John McCain's campaign just weighed in on the House vote against bailing out Wall Street. "Barack Obama failed to lead, phoned it in, attacked John McCain, and refused to even say if he supported the final bill," McCain senior policy advisor Douglas Holtz-Eakin said in an e-mail to reporters. "This bill failed because Barack Obama and the Democrats put politics ahead of country."
You win absolutely no prize if you saw that one coming. Since McCain decided to get involved in solving the economic crisis last week, he and his aides have said his move to suspend his campaign and fly into Washington was an example of putting country first (much like his decision to cancel the first day of the Republican convention). The spin isn't entirely off-base -- it is true that Obama stayed out of the middle of negotiations over the bill, and since a deal was reached over the weekend, Obama has essentially called the bailout a necessary evil, which isn't exactly a ringing endorsement. (Apparently voters like this approach -- he's the only major figure who has more people approving than disapproving of his actions on the crisis in recent polling.)
But McCain may be ruing his own decision to get involved, now that his own party has bailed on the bailout. Before he came back to Washington last week, Senate Democrats and Republicans, as well as House Republicans, were close to an agreement on how to modify a White House proposal so they could back it. For a few days, it looked like McCain could claim he was the one who brought House Republicans on board, but now he can't even do that. He may not be as much of a lame duck as the guy whose office he wants to move into, but after last week's gamble, McCain surely wanted the bill to pass.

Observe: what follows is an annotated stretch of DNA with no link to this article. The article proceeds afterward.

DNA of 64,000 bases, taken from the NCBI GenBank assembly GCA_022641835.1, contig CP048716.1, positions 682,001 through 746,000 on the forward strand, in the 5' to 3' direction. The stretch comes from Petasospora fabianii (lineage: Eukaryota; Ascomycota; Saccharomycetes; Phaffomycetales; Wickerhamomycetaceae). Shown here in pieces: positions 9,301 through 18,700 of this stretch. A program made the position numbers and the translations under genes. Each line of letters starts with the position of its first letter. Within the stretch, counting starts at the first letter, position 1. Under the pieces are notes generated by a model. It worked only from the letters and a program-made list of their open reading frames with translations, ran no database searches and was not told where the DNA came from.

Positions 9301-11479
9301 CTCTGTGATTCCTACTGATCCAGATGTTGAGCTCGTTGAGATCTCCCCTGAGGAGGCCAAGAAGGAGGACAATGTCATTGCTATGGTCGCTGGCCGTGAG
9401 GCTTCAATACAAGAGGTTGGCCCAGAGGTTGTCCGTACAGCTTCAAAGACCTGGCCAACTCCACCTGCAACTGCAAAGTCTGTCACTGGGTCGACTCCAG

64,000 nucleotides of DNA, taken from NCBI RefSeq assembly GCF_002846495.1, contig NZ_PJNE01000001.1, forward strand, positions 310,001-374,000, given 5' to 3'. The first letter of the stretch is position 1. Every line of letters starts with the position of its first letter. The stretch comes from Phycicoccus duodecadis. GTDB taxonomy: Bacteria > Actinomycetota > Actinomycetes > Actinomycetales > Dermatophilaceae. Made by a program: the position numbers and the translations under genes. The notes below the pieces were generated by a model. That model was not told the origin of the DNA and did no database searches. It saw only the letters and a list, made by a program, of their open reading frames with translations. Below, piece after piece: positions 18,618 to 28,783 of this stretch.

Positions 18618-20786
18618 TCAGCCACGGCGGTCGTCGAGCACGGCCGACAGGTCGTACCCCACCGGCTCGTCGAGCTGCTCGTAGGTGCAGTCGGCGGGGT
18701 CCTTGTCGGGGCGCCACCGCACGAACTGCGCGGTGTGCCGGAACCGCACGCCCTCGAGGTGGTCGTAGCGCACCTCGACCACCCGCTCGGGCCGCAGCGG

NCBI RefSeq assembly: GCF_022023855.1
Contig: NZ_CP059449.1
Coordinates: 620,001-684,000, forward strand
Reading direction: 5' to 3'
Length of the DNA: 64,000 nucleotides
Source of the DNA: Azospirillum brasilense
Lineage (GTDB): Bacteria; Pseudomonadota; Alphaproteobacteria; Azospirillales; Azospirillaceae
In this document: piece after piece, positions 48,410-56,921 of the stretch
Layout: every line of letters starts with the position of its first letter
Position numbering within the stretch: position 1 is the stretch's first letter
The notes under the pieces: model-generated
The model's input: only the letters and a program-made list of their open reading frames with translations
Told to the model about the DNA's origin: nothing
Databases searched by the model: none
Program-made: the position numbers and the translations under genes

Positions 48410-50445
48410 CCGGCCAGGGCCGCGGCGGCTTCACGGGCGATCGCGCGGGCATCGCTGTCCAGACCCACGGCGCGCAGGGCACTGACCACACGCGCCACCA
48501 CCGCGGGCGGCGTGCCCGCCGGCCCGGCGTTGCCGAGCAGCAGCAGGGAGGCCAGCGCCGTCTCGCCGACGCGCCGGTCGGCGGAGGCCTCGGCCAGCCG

The question is what both Obama and McCain do next. (Actually, it's not hard to imagine what McCain does next -- he probably accuses Obama of putting his political interests first, like he did today.) But should Obama take the bait, and start rallying Democrats behind the $700 billion bailout? Or should he just keep talking about how he'd like the bailout bill to be fair to taxpayers and homeowners, and not worry about whether Congress can actually pass it?